We were asked to troubleshoot an interesting issue. The client was generating the sales order confirmation documents, leveraging the standard AIF SalesOrder service. The generated XML document contained incongruent data. The Header section, driven by the SalesTable data, contained information from an entirely different sales order, than the one being confirmed. The Lines section, on the other hand, was absolutely correct – information coming from the correct sales order.
The simplified XML looked as follows. Note the SalesId in the Header section (A) is not the same as the SalesId in the Lines section (B). The actual sales order being confirmed was B– the SalesId in the Lines section.
I’m sure you would agree that this picture is bizarre, to say the least. The AIFCorrelation also ended up being skewed. While the document history indicated that the document belonged to the correct SalesId B, the actual correlation was pointing to the incorrect SalesId A.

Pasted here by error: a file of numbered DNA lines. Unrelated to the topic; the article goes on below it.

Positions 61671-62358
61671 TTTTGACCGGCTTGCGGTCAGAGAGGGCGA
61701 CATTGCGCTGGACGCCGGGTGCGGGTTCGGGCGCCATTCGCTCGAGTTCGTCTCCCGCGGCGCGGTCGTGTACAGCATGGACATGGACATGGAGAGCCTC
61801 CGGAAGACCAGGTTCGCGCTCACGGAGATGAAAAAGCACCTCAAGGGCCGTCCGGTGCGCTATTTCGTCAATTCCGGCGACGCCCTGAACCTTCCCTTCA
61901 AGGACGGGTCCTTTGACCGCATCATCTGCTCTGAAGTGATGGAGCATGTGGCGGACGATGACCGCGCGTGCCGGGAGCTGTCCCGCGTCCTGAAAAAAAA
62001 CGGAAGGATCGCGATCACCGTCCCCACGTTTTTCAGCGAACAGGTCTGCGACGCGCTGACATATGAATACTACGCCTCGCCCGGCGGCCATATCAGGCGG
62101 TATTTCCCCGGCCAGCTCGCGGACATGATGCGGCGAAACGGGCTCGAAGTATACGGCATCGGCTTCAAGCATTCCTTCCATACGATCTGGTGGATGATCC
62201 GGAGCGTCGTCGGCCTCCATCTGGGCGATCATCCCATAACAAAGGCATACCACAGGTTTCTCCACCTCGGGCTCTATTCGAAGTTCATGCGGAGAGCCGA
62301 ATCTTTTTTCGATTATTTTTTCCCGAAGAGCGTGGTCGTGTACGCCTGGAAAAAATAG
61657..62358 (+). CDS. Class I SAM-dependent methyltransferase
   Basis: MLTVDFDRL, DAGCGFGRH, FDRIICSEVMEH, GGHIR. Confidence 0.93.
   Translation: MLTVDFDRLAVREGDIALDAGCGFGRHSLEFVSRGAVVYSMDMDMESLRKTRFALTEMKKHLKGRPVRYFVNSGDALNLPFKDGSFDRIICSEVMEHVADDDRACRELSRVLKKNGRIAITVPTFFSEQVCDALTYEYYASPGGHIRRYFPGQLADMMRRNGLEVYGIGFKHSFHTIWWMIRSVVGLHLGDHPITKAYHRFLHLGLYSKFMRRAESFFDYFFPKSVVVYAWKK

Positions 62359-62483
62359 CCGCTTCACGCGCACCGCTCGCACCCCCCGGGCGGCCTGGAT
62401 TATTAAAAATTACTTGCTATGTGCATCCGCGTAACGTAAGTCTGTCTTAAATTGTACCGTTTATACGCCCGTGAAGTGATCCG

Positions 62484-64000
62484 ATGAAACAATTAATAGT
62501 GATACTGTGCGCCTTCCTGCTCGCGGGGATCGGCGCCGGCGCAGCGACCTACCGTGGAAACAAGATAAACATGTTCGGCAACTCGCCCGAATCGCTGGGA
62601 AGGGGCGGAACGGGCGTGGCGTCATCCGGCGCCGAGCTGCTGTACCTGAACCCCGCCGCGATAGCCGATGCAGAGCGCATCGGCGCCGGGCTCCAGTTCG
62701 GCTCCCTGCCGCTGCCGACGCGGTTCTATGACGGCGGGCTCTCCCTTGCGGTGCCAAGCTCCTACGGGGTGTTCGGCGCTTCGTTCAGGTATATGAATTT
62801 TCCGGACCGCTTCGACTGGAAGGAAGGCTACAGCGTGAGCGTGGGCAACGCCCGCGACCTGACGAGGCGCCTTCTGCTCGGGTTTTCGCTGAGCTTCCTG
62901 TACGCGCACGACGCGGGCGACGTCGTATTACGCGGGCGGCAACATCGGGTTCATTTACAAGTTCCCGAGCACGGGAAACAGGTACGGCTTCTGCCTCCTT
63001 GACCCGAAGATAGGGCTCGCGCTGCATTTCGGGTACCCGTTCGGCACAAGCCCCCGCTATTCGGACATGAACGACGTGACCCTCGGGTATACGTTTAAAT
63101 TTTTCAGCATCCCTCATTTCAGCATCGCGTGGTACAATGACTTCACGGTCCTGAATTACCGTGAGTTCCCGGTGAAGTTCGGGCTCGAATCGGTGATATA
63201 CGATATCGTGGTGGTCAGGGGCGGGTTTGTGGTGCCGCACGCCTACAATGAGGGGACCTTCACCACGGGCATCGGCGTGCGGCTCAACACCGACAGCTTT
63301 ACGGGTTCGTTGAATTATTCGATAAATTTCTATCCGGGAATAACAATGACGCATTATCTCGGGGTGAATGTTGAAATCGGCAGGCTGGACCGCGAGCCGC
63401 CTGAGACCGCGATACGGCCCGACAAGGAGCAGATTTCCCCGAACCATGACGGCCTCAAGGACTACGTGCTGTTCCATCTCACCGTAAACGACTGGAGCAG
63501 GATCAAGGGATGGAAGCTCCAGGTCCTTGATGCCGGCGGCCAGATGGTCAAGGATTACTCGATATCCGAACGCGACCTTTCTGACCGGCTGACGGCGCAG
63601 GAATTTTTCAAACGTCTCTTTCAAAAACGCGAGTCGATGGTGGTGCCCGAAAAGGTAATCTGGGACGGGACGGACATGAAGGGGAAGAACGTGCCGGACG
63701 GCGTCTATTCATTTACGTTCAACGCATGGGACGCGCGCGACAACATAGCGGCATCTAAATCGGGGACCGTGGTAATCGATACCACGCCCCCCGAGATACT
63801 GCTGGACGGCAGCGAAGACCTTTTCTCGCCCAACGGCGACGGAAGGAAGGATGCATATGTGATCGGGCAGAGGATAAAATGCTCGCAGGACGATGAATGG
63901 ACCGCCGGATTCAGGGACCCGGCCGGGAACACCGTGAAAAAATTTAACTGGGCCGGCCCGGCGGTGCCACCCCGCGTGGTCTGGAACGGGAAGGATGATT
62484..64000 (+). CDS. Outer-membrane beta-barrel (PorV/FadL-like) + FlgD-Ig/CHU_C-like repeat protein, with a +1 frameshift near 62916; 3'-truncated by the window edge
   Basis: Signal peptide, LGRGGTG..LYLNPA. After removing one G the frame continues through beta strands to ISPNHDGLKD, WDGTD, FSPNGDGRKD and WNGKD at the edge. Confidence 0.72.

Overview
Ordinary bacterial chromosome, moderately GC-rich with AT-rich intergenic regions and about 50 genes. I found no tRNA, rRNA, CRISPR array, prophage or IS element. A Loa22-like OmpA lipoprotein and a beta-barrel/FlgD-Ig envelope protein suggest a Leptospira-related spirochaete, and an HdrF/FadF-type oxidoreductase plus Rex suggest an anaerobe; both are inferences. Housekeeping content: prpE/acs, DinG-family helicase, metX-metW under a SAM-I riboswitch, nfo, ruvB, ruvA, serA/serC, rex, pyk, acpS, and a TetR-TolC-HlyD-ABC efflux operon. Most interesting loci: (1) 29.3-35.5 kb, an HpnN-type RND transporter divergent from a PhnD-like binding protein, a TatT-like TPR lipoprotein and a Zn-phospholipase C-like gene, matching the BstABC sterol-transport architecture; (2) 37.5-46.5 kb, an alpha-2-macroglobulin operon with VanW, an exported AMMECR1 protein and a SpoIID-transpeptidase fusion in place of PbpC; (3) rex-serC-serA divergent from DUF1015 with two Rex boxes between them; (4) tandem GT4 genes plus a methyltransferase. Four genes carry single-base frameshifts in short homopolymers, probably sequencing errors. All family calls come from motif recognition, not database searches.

What this turned out to be was an incorrect customization added to the axSalesTable class. The developer added a new field to the document, by extending the class with a new parm method. Unfortunately, he had made the mistake of creating an inner join between the table from which he wanted to pull the value and the salesTable, and did so using the axSalesTable’s global table buffer variable salesTable – the buffer that drives all of the information in the Header section of the document, when the object is serialized into XML! The inner join resulted in a selection of an entirely different salesTable record and reset the salesTable buffer!
Mystery solved J